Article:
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Roche eyes Genentech in new bid

12th January 2009

Swiss-based pharmaceutical giant Roche is planning a fresh takeover bid for US biotech firm Genentech, of which it already owns 56%.

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The bid is likely to be put to Genentech's board of directors when they meet in early February, and is likely to be made at around US$95 a share.

The US$35 billion deal, analysts say, could be a sign that corporate financial markets are returning to some semblance of normality.

It will be the biggest merger or acquisition deal on the market since last June.

Roche is so keen to make the bid work that it expects to spnd US$44 billion on the takeover if it is well-received, and up to US$50 billion if it is forced to make a hostile bid, and has said it would scrap its year-own dividend to shareholders to pay for it.

Roche already has US$9 billion in the bank and US$3.4 billion in Genentech shares. The company will be looking to raise between US$30 billion and US$35 billion on debt markets.

A US$10 billion revolving credit facility is set to be re-signed, while a longer term facility for up to US$25 billion has been agreed on a preliminary basis with a syndicate of 10 banks, led by HSBC and JPMorgan.

A flurry of corporate bond issues in recent days have resulted in around US$30 billion of money market activity, boosting sentiment among those financing the deal.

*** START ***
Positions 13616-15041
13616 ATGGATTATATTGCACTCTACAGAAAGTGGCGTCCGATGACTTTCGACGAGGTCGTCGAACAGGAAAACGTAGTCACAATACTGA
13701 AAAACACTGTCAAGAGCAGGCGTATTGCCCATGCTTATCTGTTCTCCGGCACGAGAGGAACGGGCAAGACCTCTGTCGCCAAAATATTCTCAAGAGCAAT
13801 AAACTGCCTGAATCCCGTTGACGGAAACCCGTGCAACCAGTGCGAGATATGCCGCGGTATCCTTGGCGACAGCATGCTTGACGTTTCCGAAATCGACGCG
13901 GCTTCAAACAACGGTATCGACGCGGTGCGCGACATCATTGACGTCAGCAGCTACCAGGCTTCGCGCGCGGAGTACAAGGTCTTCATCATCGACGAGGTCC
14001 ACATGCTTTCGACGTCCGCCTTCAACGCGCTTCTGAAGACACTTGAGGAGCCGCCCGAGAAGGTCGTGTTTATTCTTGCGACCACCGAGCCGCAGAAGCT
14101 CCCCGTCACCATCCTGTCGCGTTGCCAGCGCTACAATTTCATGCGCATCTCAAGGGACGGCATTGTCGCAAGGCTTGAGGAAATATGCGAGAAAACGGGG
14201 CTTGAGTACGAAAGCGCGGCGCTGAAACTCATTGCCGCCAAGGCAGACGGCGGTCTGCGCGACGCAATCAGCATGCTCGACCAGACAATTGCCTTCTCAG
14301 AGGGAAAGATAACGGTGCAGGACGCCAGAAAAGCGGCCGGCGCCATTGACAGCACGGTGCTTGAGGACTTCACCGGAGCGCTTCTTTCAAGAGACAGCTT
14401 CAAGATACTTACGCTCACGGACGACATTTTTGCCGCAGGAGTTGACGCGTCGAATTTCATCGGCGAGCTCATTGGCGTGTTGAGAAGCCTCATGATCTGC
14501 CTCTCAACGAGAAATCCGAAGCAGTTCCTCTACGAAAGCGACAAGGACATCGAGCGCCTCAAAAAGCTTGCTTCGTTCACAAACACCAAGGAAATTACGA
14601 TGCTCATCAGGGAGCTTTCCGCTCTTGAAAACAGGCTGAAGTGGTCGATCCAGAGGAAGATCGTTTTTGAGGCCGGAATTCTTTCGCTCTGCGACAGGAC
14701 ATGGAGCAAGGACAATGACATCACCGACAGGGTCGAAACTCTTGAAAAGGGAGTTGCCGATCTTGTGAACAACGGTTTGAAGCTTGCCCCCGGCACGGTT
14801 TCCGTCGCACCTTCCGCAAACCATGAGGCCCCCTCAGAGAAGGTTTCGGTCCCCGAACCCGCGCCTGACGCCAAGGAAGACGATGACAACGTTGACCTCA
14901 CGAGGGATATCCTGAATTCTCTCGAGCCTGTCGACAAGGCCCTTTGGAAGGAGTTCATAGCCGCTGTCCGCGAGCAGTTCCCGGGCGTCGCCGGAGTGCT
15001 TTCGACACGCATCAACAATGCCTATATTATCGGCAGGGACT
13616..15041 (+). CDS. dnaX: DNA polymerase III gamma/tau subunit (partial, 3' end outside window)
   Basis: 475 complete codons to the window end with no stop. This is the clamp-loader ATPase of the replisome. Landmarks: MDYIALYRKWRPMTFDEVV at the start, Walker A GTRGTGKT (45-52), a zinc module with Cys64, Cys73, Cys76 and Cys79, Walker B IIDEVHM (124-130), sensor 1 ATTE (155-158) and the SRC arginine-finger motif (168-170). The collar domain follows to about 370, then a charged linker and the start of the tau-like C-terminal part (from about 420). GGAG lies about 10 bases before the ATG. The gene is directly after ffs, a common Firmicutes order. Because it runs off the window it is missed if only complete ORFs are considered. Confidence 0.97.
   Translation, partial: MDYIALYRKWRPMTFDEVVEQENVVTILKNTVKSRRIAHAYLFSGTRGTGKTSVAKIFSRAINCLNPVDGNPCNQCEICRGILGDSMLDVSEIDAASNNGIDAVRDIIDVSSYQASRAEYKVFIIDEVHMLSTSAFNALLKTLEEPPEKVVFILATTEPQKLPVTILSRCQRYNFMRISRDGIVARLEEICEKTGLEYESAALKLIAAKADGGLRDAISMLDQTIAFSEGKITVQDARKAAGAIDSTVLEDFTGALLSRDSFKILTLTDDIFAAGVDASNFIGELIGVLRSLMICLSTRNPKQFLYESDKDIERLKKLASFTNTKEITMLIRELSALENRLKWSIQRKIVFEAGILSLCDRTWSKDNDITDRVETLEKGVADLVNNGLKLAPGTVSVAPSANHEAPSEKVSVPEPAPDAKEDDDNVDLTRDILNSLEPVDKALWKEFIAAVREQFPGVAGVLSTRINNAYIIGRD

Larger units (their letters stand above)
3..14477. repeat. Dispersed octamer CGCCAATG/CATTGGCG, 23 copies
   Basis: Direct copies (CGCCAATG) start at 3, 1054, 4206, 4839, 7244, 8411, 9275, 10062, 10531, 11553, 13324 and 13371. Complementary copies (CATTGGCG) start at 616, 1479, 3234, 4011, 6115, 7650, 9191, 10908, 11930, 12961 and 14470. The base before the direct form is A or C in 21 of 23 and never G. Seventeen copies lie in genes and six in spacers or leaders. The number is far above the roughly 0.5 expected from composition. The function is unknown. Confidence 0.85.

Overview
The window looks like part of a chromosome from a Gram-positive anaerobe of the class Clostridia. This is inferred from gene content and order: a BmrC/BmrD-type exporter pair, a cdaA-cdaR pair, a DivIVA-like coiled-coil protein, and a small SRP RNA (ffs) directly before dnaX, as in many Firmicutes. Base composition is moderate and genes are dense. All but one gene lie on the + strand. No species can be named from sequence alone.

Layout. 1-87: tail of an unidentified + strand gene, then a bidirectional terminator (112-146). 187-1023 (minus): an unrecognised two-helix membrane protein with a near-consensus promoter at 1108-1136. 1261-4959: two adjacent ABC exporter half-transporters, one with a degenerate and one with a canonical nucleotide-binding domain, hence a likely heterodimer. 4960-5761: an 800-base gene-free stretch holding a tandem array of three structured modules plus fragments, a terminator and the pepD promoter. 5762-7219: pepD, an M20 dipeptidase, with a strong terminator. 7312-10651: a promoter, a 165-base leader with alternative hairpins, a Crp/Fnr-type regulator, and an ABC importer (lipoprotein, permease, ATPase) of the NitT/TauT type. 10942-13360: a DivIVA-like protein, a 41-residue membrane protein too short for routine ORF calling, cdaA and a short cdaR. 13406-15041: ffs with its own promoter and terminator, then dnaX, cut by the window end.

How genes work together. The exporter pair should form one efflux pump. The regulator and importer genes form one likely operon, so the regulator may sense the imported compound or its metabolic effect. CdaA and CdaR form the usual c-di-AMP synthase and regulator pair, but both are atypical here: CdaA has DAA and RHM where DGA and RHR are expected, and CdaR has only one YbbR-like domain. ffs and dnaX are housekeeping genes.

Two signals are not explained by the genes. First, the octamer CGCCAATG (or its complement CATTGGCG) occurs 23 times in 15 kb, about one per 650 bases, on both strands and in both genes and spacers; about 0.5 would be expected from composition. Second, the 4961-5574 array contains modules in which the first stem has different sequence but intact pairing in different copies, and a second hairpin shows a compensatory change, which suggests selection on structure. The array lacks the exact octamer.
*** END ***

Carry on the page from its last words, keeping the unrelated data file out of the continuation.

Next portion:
Genentech is currently awaiting the results of a trial of a new drug to treat colorectal cancer, Avastin, expected in the summer, and Roche wants to take control of the company before this happens.

If the results are positive, Avastin will be approved for broader uses, boosting the value of Genentech's shares.

Last July, the Swiss company tried to buy out minority shareholders at US$89 a share, but the bid was rejected by independent directors, who rejected its terms. Roche is prepared to be more aggressive this time round.

Genentech's entrepreneurial founder, Arthur Levinson, and his band of independently minded scientists, would be crucial supporters of any bid.

The global credit crunch has kept Roche's plans on ice in recent months, with plans for a surprise bid in New York rejected.

Greenhill is acting as Roche's adviser on the bid, while Goldman Sachs is advising Genentech. Roche has declined to comment.

 

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